Non-serious Adverse Events Do Not Influence
Recovery in Patients with Neck Pain
Treated with Manual Therapy;
An Observational Study

This section is compiled by Frank M. Painter, D.C.
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FROM:   Musculoskelet Sci Pract 2022 (Oct); 61: 102607 ~ FULL TEXT


Renske Peters, Emiel van Trijffel, Joost van Rosmalen, Bert Mutsaers, Annelies Pool-Goudzwaard, Arianne Verhagen, Bart Koes

SOMT University of Physiotherapy,
Amersfoort, the Netherlands;
Department of General Practice,
Erasmus Medical Centre,
Rotterdam, the Netherlands.

  • Non-serious adverse events do not influence recovery in patients with neck pain.

  • Duration of neck pain does influence recovery in patients with neck pain.

  • The role of non-serious adverse events should be re-evaluated in a larger sample.

Keywords:   Adverse events; Neck pain; Perceived recovery; Prognosis.

From the FULL TEXT Article:


Up to 70% of individuals experience an episode of neck pain (NP) once in their life (Fejer et al., 2006). The course of NP is often episodic; evidence indicates that between 50 and 75% of people who experience NP at some initial point will still report NP 1–5 years later (Carroll et al., 2009). In a Dutch study, 47% of the patients in primary care reported to have ongoing NP (Vos et al., 2008). A recurrent course is common with almost 25% of patients reporting aggravation of NP after full recovery (Chaibi et al., 2021; C ô t é et al., 2004). Consequently, the estimated economic burden of NP is substantial (Hoy et al., 2014).

Physiotherapy, with or without manual therapy (MT) techniques, and chiropractic are common treatment options for patients with NP (Chaibi et al., 2021). Physiotherapy for NP is diverse and commonly used MT techniques include spinal manipulations, spinal mobilisations, exercise, and information and advice (Gross et al., 2015). Despite evidence to support the benefits of cervical manipulation and mobilisation (Gross et al., 2015), the use of these treatment modalities remains a matter of debate because of their potential risks of serious adverse events (SAEs), e.g. stroke, cervical artery dissection, transient ischemic attack. (Cagnie et al., 2004), (Ernst, 2007), (Rubinstein et al., 2007) However, the occurrence of SAEs seems rare (Kerry and Taylor, 2014; Chaibi and Russell, 2019). Besides these SAEs, several non-serious adverse events (NSAEs) e.g. aggravation of complaints, stiffness, irradiating pain are described. Other than SAEs, the NSAEs after MT are common, benign, and transient (Cagnie et al., 2004; Rubinstein et al., 2008). The incidence of minor or moderate transient adverse events after MT was estimated as 41% from cohort studies and 22% from randomised controlled trials (Carnes et al., 2010). Another study showed that half of patients experience minor to moderate adverse events after MT treatment, with most NSAEs being musculoskeletal or pain-related (Rubinstein et al., 2008). It is generally assumed that there is an under-reporting of cases with (N)SAEs (Carnes et al., 2010; Kranenburg et al., 2017).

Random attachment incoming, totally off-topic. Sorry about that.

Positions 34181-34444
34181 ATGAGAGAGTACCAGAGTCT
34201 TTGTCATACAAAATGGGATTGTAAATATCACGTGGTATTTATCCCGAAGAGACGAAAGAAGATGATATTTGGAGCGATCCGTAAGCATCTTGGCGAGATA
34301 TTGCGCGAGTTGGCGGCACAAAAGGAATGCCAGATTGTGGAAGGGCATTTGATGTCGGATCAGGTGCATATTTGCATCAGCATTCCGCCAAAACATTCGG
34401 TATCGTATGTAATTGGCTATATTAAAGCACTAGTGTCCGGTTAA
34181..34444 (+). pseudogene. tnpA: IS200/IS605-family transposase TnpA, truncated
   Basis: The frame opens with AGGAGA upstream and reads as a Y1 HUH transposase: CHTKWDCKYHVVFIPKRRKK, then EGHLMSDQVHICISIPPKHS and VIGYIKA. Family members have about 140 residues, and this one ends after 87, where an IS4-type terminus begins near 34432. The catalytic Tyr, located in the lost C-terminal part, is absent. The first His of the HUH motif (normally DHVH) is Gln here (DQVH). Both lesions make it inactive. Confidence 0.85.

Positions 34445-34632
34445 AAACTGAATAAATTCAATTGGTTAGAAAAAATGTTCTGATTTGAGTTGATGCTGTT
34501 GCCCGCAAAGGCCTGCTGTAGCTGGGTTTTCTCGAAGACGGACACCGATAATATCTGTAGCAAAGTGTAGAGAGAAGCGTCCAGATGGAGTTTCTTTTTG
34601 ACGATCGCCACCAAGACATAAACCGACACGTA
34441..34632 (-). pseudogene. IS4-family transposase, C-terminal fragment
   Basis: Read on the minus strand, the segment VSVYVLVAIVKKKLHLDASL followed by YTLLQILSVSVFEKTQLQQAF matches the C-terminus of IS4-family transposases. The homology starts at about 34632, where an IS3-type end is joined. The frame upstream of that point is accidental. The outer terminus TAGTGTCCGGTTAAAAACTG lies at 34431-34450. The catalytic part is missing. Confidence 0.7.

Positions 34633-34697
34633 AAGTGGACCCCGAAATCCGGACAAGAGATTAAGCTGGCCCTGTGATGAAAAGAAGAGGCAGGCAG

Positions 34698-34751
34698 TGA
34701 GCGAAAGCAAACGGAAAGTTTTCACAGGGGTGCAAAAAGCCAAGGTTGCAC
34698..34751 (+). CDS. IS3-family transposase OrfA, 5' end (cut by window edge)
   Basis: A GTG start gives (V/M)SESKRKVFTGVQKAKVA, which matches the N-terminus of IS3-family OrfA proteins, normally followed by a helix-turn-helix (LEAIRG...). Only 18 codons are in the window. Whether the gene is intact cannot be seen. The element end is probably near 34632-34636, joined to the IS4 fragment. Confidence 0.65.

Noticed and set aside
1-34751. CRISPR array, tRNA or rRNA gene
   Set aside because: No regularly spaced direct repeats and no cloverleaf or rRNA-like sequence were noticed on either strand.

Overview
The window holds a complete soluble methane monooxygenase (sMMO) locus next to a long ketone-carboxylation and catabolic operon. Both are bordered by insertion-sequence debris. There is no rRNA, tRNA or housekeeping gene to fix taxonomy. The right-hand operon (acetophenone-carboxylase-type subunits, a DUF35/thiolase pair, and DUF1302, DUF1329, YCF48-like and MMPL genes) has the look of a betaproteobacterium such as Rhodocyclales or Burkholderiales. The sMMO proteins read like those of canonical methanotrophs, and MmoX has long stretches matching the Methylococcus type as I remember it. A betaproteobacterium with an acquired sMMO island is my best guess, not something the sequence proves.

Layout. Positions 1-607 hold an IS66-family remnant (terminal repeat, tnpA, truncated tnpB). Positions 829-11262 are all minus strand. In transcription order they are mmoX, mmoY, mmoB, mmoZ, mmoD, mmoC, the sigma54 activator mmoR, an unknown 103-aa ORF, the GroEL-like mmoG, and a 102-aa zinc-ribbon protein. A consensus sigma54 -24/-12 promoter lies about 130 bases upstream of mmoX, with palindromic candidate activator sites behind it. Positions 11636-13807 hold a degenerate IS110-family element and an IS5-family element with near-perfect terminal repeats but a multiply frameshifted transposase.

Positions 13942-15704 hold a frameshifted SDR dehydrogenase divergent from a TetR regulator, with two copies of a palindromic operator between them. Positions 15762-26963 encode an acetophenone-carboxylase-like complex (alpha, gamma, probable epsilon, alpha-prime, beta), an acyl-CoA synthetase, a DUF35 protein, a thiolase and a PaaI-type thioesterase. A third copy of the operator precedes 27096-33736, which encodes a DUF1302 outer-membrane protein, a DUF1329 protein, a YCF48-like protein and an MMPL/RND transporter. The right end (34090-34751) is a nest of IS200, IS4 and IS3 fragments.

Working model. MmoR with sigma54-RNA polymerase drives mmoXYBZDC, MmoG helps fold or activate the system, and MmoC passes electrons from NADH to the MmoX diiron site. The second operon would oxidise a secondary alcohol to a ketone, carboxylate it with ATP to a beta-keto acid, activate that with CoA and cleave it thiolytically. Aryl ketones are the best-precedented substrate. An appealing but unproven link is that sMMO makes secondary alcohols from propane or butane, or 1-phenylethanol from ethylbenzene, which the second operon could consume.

Patient characteristics such as age, gender, fear avoidance, concomitant symptoms, previous musculoskeletal complaints, patient expectancies, poor general health, and smoking, as well as pain-related factors such as pain intensity, duration of pain, and recurrence of NP are known to influence recovery (Groeneweg et al., 2017; Artus et al., 2017; Bier, 2016; Walton et al., 2013; Carroll et al., 2008; Palml ö f et al., 2016). However, it is unknown whether NSAEs can influence recovery after multimodal treatment including MT in patients with NP. Therefore, our research question was: What is the influence of NSAEs, additional to other prognostic factors, on perceived recovery in patients with NP treated with usual multimodal care inclusive of MT?



A prospective multicentre cohort study with 12-month follow-up was conducted in primary care physiotherapy in the Netherlands of which the current study used the post-treatment follow-up data. The Medical Ethical Committee of the Erasmus MC Rotterdam approved this study. The design of the complete study was published elsewhere (Peters et al., 2019). The reporting of this study was guided by the STROBE statement (Von Elm et al., 2007).

      Physiotherapists with postgraduate qualifications in MT

During a 3-month inclusion period, patients with NP were recruited by 263 participating physiotherapists with postgraduate qualifications in MT in The Netherlands. The physiotherapists provided usual care to their patients with NP. Although the definition of usual care has not been standardised, it includes the routine care received by patients for prevention or treatment of diseases (Harlapur et al., 2013). The type of routine care can vary by the grade of neck pain and severity, the practice in which patients present themselves, and individual therapists. Physiotherapy in our study is mostly provided in the context of a multimodal management program including information, advice, MT and exercise.


Patients with non-specific NP of any duration and aged between 18 and 80 years of age were eligible for inclusion in the study. Exclusion criteria were not being able to fluently read and write the Dutch language and having specific NP due to severe trauma, systemic disorders, or generalised neurologic syndromes. Patients reported on (N)SAEs within 48 h after every treatment session. All patients signed an informed consent prior to enrolment in the study.

      Outcome measures